As far as farces go, this one is quite the whopper. Last September, Departure announced they were holding an event in Mexico’s Playa Del Carmen in January – and a big event it would be, taking place over six days. They even paid Mixmag a wad of money to write a nice article about them.
Curiously, they made no reference to the fact most of the lineup consisted of plague rave DJs. It’s amazing what can be edited out when money’s floating about, isn’t it? Anyway, all was going well for Departure – a source in the festival world says tickets sold very well, based on the current unusual climate.
Staff arrived just after Christmas to build the stages and get everything set up. People took their flights over – some have said on social media they’ve flown for 24 hours to get there. But things started to go wrong on Thursday, the very day they were meant to begin with the proceedings.
Departure claimed in an Instagram statement that “local changes” meant they had to postpone opening until the following day. And when Friday came, the Playa Del Carmen authorities made explicitly clear the event couldn’t go ahead at all.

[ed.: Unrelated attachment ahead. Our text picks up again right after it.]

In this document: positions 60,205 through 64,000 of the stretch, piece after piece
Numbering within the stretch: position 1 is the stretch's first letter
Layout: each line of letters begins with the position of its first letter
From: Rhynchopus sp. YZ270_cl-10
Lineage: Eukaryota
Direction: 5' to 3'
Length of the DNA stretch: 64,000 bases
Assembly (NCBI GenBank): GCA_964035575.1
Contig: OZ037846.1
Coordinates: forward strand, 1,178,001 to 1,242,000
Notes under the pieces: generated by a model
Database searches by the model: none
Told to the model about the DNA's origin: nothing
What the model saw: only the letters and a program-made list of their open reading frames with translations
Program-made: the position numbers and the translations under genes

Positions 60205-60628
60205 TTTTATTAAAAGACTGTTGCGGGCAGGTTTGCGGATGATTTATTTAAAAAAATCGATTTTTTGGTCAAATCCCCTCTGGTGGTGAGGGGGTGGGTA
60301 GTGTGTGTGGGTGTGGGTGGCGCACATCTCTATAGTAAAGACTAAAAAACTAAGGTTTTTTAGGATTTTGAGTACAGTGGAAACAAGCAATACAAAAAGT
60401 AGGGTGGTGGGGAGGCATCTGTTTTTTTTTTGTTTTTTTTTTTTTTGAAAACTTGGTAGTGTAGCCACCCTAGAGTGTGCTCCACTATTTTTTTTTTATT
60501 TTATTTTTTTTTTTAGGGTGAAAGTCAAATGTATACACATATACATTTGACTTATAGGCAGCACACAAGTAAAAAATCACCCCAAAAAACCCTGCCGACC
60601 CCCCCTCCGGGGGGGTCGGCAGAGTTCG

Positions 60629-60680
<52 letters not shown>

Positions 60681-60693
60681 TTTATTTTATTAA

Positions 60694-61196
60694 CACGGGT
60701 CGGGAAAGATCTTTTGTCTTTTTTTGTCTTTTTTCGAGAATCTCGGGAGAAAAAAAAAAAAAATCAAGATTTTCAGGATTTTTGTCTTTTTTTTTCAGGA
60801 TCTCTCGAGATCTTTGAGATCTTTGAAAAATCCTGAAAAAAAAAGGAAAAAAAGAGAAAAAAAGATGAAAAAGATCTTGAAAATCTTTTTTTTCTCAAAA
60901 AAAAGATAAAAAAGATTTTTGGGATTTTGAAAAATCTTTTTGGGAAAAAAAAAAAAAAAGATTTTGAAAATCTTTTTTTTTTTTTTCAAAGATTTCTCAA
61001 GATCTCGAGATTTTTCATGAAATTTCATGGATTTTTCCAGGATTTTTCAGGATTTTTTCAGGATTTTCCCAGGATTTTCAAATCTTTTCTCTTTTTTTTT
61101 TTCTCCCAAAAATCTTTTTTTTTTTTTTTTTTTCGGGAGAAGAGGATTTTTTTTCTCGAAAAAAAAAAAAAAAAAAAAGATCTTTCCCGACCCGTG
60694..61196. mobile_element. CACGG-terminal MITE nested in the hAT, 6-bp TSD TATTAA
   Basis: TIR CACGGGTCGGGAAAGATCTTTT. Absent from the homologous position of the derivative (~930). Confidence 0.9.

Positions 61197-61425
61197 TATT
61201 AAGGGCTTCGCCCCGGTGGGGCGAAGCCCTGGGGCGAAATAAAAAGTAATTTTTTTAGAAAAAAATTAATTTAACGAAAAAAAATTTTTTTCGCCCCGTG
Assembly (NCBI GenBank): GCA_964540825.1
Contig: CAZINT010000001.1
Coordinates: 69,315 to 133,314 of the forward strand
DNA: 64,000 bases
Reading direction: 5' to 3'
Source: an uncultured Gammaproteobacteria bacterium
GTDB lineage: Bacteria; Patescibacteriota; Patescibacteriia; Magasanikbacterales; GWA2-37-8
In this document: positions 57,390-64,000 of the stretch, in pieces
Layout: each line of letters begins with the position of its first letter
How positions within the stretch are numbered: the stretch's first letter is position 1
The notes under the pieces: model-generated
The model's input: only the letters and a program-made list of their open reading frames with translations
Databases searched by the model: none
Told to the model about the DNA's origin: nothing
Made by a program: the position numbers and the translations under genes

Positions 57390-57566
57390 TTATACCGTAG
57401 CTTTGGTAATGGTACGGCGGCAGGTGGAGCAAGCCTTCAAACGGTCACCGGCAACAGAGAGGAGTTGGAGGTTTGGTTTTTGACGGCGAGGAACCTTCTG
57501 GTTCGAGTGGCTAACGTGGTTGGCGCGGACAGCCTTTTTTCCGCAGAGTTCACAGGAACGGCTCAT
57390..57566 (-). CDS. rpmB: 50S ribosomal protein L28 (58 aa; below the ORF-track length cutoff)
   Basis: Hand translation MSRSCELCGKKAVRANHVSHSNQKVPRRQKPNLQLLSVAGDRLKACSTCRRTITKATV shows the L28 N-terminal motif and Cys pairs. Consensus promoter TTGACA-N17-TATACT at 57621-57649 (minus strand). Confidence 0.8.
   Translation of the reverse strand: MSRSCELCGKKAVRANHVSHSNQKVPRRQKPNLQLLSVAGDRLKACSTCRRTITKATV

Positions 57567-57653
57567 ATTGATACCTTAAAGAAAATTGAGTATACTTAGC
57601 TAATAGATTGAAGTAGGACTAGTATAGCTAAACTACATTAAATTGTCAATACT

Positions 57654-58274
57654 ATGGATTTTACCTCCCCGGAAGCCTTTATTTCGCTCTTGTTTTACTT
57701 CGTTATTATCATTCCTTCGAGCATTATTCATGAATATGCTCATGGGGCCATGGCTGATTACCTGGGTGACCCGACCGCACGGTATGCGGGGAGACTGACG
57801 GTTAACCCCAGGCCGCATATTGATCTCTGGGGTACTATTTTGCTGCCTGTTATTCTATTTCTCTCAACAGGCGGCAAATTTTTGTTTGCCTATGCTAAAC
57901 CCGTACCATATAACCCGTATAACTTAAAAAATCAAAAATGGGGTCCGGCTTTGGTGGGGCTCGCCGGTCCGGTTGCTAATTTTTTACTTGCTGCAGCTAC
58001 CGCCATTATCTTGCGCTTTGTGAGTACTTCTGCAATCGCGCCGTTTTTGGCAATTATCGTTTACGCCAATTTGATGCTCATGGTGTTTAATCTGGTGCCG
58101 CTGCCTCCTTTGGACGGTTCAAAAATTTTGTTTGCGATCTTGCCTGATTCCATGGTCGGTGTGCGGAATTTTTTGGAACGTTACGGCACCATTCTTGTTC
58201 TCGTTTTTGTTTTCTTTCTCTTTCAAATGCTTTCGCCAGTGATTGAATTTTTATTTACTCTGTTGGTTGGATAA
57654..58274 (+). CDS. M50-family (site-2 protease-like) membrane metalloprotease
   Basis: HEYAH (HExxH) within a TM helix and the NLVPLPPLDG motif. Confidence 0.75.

Am I the only one who thinks the handling of all this has been utterly incompetent? Anyone looking at the local information in the area will have noticed cases of coronavirus have been rising for the past few weeks. They could have made this judgement a few days earlier, frankly.
Instead, Departure have cost a lot of people a lot of money in travel costs who now basically have nothing to do. The comments thread above is full of people asking what else is going on, and you can be absolutely confident some of them will be receiving private messages inviting them to, shall we say, less well organised events.
I feel terribly sorry for those people who have spent a fortune on flights and such. I even feel sorry for the staff at the festival – bar possibly the idiots who failed to grasp this matter in time. But one group I feel considerably less sorry for, however, are the DJs who were booked – most of whom are massively overpaid, business techno types.
But will they be getting paid anyway? The cleverer agents might well have insisted on such a clause in their clients’ contracts. How many of them have intelligent negotiators, though, is another question entirely…